Whispering, therefore, as a discipline of the organs of voice, carries on, to a greater extent, and with more special effect, all the beneficial results of the exercises in full, deep, and forcible breathing. The whisper, even in its gentlest or“ effusive” form, should, as a vocal exercise, be practised on the scale of public speaking, - that is to say, with a force sufficient to create full and distinct articulation, and intelligible utterance, in a large hall, or any similar apartment. The function of whispering, on this scale,
will be easily perceived, demands the full expansion of the chest, a deep inspiration, a powerful expulsion of the breath, the practice of frequent pausing and renewing the supply of breath, without which a forcible whisper cannot be sustained.
This species of exercise combines, therefore, the discipline of full and energetic respiration, with that of forcible utterance. "It demands a large and a frequent supply of breath, and trains the student to close attention to his habit of breathing, and to the position of the body and the action of the organs. It thus facilitates the acquisition of a perfect control over the organs of speech, - the prime requisite to easy and effective utterance.
A subsidiary advantage attending this process of powerful whisper
ing, consists in the greatly increased intensity which it produces in the organic function of articulation. The whisper being performed as if addressed to a person at the distance of a hundred feet from the speaker, compels a force of percussion in the tongue and the other minor organs of speech, sufficient to compensate for the absence of the common round tone of the voice. The style of enunciation, accordingly, becomes that of the most intense earnestness. The exercise now prescribed, therefore, is of immense advantage, as a preparatory discipline to the organs of speech, as well as a process of training for full-toned and energetic use of the voice.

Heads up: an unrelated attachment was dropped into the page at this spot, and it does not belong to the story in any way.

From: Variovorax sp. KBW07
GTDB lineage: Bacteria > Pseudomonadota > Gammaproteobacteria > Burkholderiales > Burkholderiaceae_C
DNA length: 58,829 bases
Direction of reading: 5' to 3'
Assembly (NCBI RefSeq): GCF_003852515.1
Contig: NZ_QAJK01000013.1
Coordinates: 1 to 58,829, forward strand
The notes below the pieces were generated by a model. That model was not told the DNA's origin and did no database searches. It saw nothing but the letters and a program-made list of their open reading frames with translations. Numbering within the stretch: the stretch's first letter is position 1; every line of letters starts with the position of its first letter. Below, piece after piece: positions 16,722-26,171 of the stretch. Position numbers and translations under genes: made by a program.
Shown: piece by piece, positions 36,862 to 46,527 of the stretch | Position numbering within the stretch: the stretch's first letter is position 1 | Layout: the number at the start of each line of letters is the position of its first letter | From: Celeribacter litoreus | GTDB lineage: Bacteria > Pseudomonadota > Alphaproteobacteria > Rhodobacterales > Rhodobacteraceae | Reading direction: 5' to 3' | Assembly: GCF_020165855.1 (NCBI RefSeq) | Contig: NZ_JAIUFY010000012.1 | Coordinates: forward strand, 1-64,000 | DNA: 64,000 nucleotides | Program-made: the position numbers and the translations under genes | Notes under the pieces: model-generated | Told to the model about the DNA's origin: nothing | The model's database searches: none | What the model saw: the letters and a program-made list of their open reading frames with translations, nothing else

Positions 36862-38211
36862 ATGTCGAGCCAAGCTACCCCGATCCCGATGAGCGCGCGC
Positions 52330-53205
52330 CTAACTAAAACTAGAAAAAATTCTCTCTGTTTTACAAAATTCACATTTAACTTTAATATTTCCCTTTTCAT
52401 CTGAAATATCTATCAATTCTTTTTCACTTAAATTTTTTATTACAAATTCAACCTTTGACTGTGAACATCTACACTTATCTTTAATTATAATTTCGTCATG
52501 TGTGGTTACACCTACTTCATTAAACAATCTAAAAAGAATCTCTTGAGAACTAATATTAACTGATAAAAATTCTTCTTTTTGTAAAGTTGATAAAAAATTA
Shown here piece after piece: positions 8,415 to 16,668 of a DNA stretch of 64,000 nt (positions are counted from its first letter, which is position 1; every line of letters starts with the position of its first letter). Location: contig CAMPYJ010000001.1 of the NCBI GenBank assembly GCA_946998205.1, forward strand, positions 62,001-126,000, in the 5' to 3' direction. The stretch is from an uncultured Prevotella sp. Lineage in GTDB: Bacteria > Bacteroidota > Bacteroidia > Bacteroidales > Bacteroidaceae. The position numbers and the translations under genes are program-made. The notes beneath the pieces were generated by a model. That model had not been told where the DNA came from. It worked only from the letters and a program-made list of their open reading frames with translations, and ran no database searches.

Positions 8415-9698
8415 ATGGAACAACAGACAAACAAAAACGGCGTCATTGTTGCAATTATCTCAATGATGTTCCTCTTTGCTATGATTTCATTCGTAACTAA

Whispering, - like breathing, and like resonant vocal utterance, - has the three forms described under the head of Exercises in Breathing, 6 effusive,” or tranquil; “ expulsive,” or forcible; and
explosive,” or abrupt and violent.
This mode of utterance belongs to tranquil emotion, when expressed in the language of deep-felt awe or profound repose, which represses, by an approach to fear, at the same time that it excites the voice by its intensity.
The exercise in “ effusive” whispering, should be practised with strict attention to full, deliberate breathing, and the exact articulation of every element, — 1st, on all the “ tonic" 1 elements of the language; 2d, on the “ subtonics ;" 3d, on the “atonics ;”! 4th, on syllables ; 5th, on words, as arranged in the columns of Exercises in Articulation ; 6th, on the following stanza, which should be often repeated.
STILLNESS OF Night. – Byron
“ All heaven and earth are still, — though not in sleep,
But breathless, as we grow when feeling most; And silent, as we stand in thoughts too deep :
All heaven and earth are still: From the high host
Of stars to the lulled lake, and mountain coast,
Where not a beam, nor air, nor leaf is lost,
1 See Chapter on Orthoēpy, and Tables of Orthophony.
2 It is not meant that the above stanza is necessarily and uniformly to be whispered, in reading or reciting the passage from which it is taken. The extract is here used as a convenient exercise, merely.
This species of exercise, being much more forcible than the preceding, and corresponding, in energy, to the style of bold declamatory utterance, when given forth with the full round tone of the voice, has yet a more powerful influence on the action and habits of the vocal organs. It should be repeatedly performed, with the utmost force of the whisper, which the student can command, on the elements, syllables and words, and on the following example, the tone of which implies the intensest force of earnest utterance, suppressed by apprehension approaching to fear.